helping a family member to get helpWhile there is no known cure for the chronic disease of drug addiction, treatment can help an individual control the symptoms and live their life free from drug or alcohol abuse. Many individuals who suffer from addiction do not realize they are afflicted, or they have developed thoughts and ideas that make them believe that they can’t change their behaviors. For instance, if your elderly grandmother is suffering from addiction, she may not realize it because she believes that addiction is a problem for young people who like to use drugs for fun. She may believe that she only takes her medication because she must, not because she wants to “get high.” While this may be true, if she is unable to enjoy her life because of her dependence on her medication, the results of her addiction are the same. Furthermore, once she realizes that she does have a problem following the directions given to her by her doctor, she may fear that without her prescription, she will be in too much pain or too depressed to enjoy her life.

Getting help for a family member who is addicted to drugs or alcohol can be challenging, but it is possible to educate them on the problems their drug abuse is causing and the concern that loved ones feel for their safety. An intervention by family members with the help of a professional interventionist is an event where family members and friends confront an individual about their drug abuse and addiction.

Each member of the intervention team will write a letter that outlines various concerns, such as:
  • Specific events that have caused worry; for instance, a fall that resulted from the abuse of opioid pain medication or the inability to wake them while they were overmedicated
  • Long-term health risks
  • Risks of overdose
  • Loss of independence due to an inability to safely drive a car
  • Loss of future employment opportunities

During the intervention process, each member of the team may reiterate that they will be forced to withdraw their support, such as providing transportation, if the individual does not agree to seek help. Should they agree to enter drug abuse treatment, it is important that a treatment facility be available immediately.

typical day in rehabA Typical Day at a Residential Drug Treatment Program

Each drug treatment plan will be unique and different depending upon many factors. The person’s history of drug and alcohol abuse, family history, diagnosis, and the types of drugs to which he or she is addicted will all come into play when developing a treatment plan. When an individual chooses a residential facility for their treatment, however, they will have a schedule that includes the various aspects of their care.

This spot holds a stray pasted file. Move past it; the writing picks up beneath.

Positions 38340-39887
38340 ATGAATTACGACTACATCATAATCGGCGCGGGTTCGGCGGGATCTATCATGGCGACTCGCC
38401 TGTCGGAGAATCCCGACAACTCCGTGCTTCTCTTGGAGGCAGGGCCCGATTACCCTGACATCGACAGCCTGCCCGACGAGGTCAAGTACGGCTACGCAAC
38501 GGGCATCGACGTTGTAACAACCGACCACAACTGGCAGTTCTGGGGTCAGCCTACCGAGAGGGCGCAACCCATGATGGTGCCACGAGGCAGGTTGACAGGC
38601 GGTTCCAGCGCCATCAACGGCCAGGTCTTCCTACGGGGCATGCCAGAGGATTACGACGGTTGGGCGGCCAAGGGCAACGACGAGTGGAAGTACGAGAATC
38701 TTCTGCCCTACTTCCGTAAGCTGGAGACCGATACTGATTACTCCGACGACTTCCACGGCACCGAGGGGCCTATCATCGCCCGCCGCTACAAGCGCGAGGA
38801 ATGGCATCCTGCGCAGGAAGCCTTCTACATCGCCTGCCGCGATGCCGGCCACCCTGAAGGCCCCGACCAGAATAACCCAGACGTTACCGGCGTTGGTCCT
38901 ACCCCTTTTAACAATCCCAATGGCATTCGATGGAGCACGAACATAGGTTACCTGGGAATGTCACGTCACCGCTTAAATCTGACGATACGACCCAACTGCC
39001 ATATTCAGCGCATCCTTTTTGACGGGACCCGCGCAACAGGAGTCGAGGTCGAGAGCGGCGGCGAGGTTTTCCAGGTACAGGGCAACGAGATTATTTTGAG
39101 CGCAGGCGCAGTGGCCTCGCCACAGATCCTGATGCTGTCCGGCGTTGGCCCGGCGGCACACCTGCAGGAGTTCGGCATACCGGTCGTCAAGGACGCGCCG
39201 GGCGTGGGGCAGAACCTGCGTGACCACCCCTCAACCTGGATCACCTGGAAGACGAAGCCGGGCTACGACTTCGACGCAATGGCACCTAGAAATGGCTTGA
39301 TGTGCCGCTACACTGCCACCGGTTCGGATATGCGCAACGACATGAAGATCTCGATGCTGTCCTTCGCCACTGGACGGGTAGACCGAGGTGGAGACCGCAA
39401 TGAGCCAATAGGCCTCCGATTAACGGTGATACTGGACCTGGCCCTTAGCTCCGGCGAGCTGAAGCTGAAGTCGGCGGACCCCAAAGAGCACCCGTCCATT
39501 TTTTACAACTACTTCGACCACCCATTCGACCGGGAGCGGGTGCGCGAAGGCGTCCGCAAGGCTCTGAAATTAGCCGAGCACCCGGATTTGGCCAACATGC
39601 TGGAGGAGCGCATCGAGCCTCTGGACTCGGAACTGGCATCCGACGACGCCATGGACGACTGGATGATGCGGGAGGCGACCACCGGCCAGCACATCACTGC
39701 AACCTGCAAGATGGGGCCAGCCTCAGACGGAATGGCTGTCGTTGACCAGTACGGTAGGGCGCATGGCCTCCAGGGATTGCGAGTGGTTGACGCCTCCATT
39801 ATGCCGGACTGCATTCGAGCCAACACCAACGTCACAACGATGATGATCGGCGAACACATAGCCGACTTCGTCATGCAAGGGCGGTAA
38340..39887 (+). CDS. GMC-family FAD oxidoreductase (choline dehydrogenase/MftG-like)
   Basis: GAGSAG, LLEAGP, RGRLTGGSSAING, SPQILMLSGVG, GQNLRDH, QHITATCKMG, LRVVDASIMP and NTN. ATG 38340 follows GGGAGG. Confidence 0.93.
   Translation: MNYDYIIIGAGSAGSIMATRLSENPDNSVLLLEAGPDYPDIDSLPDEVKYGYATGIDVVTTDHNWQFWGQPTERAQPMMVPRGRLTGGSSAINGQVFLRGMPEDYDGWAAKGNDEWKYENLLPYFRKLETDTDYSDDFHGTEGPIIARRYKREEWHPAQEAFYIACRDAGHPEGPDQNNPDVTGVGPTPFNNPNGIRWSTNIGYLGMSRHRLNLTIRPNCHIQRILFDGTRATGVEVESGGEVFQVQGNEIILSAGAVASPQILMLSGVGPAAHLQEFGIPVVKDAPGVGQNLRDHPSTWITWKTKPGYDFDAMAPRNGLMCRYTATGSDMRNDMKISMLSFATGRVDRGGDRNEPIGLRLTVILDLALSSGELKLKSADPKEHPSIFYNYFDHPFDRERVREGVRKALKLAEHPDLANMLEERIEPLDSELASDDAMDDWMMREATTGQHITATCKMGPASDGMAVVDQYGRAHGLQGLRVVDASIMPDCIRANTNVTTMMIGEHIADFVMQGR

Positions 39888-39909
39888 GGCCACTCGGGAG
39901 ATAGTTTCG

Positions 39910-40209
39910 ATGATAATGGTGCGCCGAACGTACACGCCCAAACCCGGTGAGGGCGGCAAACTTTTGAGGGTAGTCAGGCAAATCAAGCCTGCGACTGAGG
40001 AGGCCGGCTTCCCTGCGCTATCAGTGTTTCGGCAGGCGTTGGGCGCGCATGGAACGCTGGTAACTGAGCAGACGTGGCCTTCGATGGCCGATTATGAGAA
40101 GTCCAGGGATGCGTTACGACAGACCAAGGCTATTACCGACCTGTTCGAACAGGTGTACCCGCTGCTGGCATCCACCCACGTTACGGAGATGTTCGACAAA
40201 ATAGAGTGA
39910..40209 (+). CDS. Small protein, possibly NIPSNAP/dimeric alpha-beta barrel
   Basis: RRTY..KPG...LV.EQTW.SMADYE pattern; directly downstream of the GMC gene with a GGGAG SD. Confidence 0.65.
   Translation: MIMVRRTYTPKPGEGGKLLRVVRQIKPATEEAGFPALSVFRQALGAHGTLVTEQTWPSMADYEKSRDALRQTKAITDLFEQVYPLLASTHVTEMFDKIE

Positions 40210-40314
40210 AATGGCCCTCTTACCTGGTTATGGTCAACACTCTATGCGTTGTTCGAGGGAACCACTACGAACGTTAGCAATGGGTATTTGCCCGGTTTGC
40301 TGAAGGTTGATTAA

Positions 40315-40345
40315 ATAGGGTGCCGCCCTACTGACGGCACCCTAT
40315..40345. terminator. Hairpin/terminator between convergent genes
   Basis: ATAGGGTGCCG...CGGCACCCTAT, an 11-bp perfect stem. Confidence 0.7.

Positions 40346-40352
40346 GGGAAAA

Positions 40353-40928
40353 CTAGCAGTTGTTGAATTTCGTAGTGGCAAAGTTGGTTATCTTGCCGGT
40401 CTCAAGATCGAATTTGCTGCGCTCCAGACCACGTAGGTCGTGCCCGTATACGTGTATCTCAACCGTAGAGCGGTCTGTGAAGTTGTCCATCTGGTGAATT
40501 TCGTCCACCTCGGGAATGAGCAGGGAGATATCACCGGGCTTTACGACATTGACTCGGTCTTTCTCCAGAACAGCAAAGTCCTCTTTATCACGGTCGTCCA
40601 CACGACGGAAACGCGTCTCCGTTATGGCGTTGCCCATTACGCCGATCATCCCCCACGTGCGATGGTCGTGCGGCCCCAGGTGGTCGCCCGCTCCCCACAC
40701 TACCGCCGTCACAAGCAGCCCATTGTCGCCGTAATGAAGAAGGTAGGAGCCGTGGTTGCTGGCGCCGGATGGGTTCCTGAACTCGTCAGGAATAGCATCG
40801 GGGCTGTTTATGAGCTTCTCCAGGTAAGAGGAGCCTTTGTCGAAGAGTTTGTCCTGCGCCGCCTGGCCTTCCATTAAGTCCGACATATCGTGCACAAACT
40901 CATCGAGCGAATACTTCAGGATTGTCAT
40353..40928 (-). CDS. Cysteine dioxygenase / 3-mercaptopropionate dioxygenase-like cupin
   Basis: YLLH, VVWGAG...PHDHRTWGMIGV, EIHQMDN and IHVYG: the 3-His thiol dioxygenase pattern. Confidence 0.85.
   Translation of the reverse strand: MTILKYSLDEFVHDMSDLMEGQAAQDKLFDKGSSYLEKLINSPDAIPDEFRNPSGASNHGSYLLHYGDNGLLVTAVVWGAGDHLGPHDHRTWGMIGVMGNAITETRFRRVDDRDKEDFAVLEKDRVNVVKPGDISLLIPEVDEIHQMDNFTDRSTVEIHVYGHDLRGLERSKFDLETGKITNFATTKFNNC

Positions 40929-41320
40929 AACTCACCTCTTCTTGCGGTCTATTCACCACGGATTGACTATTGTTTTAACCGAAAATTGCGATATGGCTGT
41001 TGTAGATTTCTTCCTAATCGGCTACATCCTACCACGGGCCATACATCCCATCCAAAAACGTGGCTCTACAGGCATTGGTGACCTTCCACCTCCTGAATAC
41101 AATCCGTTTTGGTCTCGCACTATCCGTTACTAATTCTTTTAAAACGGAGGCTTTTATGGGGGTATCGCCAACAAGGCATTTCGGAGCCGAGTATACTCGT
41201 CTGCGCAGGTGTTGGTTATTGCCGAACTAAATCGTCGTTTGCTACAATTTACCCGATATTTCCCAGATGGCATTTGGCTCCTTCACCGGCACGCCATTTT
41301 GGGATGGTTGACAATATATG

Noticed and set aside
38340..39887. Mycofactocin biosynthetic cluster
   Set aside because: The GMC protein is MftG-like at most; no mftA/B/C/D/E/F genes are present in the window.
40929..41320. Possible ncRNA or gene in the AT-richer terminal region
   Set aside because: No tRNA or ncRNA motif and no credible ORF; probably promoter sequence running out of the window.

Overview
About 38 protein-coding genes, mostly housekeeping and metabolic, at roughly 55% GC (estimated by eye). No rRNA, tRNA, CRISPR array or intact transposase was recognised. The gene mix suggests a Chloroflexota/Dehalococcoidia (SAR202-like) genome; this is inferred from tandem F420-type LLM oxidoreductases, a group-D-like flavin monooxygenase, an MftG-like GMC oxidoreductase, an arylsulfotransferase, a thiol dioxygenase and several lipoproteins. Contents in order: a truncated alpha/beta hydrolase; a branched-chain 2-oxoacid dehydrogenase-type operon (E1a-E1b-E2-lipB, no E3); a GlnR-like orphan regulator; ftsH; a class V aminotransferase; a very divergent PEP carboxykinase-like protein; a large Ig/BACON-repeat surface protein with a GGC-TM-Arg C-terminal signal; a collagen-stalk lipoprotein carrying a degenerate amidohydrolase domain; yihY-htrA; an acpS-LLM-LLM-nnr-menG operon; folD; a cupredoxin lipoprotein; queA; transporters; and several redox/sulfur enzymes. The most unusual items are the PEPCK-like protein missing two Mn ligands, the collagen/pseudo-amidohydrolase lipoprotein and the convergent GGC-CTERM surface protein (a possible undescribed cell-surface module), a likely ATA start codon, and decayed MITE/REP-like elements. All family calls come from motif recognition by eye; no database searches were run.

Each morning, the residents will be provided with a nutritious breakfast and time to take care of their personal needs. Once they are prepared for their day, they may participate in an individual therapy session with their personal counselor. This might be followed with a yoga class that can provide them with stress-relieving skills that can last well beyond the time they spend in treatment. After lunch, they may engage in a group therapy session where they can learn from others, help to support others from their own life experiences, and receive guidance from a licensed therapist who oversees the session. Throughout the day, your loved one may spend private time enjoying their relaxing surroundings, while working on elements of their therapy that include “homework.” After dinner, they may participate in peer support groups.

The purpose of a residential facility, in part, is to focus all of the residents’ attentions on recovery. Every aspect of the day is nurtured to promote healing.

A few alternative and complementary therapies that may be available are:
  • Yoga
  • Sweat lodges
  • Use of herbal remedies and therapies
  • Therapeutic massage
  • Acupuncture
  • Meditation

When a parent or grandparent suffers from addiction, it can be difficult for family members to watch. It is also difficult, at times, to broach the subject because, in many cases, it has been the older person’s responsibility to watch out for you. Addiction is a serious illness, however, that often requires treatment to overcome. If you have an older family member whom you suspect is suffering from drug addiction, please feel free to contact us here at Axis. We offer programs that can be catered to middle-age and elderly individuals who wish to achieve a sober and balanced life.